“When my dad said he thought I should go take the exams, I thought, ‘yeah, right,’” she said. “But you really don’t know how much you know until you test yourself in some way. I got the books, and my dad and I went over a few things about different types of windows and caulking. I still doubted myself, but I did very well on the exam. It gave me a lot of confidence and also helped me turn the corner with some of the employees who might have doubted that I deserved to be in the position I was in.”

Eight years later, Barker’s father made the decision to become the company’s CEO and promoted her to company president in 2003. In 2015, Barker purchased the majority of the company, but her dad, at age 89, still comes to work several mornings each week.

“This wasn’t his plan when I started here — he just needed some administrative help, and I was someone he knew he could trust,” Barker explained. “I didn’t know if he would really be able to turn it over to me entirely, because the company is so much a part of him. But he has really done a great job of directing requests to me and telling people, ‘You are going to have to ask Tish about that.’”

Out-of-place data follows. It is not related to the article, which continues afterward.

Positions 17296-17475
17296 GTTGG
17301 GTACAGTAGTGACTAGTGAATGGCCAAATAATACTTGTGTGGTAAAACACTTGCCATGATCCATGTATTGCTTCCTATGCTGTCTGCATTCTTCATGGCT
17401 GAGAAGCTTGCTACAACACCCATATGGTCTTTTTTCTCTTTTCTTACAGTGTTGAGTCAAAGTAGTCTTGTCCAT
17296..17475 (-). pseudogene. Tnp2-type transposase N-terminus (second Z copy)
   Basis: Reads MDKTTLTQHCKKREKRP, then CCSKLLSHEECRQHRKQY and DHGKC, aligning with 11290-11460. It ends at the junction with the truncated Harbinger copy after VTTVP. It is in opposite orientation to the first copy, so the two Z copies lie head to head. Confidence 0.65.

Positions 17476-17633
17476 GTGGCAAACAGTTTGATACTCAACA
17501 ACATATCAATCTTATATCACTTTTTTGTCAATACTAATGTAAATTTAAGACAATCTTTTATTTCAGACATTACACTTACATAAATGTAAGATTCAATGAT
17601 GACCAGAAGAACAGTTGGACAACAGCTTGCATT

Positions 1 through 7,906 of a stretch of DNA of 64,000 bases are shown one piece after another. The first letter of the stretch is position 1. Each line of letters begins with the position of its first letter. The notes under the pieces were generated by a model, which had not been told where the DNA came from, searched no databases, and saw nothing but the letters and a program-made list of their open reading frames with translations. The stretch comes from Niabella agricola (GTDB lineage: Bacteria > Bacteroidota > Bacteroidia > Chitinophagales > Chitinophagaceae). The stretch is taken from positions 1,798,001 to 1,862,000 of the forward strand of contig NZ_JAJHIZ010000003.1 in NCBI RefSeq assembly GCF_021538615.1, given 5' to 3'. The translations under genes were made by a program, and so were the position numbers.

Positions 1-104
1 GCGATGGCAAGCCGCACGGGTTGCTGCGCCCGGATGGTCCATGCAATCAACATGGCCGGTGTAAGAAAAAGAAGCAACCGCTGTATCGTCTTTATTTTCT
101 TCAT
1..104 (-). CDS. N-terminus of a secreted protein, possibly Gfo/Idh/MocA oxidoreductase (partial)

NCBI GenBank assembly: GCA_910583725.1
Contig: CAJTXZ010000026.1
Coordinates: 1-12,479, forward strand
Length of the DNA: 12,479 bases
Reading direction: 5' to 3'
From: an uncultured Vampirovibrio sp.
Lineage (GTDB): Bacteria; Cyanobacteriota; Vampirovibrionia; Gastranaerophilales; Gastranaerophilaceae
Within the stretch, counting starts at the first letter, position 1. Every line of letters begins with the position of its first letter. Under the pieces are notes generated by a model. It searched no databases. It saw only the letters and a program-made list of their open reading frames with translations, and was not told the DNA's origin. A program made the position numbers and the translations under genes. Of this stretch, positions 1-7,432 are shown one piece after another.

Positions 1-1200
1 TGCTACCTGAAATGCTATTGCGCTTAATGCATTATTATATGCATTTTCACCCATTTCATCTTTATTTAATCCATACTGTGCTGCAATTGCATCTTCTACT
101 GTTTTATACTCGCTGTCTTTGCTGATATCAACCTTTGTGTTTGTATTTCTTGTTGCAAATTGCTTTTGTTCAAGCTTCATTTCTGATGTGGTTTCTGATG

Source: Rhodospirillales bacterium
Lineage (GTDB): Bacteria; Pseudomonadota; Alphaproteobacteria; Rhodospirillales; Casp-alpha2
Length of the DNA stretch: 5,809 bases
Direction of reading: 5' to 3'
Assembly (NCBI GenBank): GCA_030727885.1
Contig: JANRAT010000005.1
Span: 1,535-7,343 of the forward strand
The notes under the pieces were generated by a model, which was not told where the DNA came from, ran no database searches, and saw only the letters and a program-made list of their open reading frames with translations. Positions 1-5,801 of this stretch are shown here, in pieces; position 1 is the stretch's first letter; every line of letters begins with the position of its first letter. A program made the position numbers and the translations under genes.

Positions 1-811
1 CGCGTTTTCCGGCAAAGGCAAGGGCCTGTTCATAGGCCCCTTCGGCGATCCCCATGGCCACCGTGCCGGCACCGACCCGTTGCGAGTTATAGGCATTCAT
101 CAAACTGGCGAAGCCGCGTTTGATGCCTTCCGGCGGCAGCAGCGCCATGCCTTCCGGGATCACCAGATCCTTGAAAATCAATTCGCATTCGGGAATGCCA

Haley-Greer sales personnel and project managers choose jobs that play to the company’s strengths. They have worked on iconic buildings throughout the state, including the Nasher Sculpture Center, the Winspear Opera House and the George W. Bush Presidential Library and Museum. AT&T Stadium, home of the Dallas Cowboys, may be the company’s highest-profile project.

“It’s one of the most exciting projects we’ve done,” Barker said. “It has one of the largest inverted-slope glazed-curtain walls in the world, and the end-zone doors were the largest operable glass doors ever produced.”

Currently on deck is Globe Life Field, the new home of the Texas Rangers, expected to open this spring. It will feature a 5.5-acre retractable roof.

“You’ve got to be there during the design phase,” Barker said. “The angles have to be very precise so the glass stays in. Sometimes it takes several attempts to bring designs to life.”

Haley-Greer is known for its ability to complete complex building projects. Barker attributes the company’s success to her employees and their collaboration with creative customers and innovative suppliers.

“We combine the expertise of multiple engineering groups and specialized firms and, as partners, we complete amazing projects,” she said. “Simple buildings really aren’t our forte, but contractors look to us for the difficult things, because they know we’ll do everything that’s required to get it done.”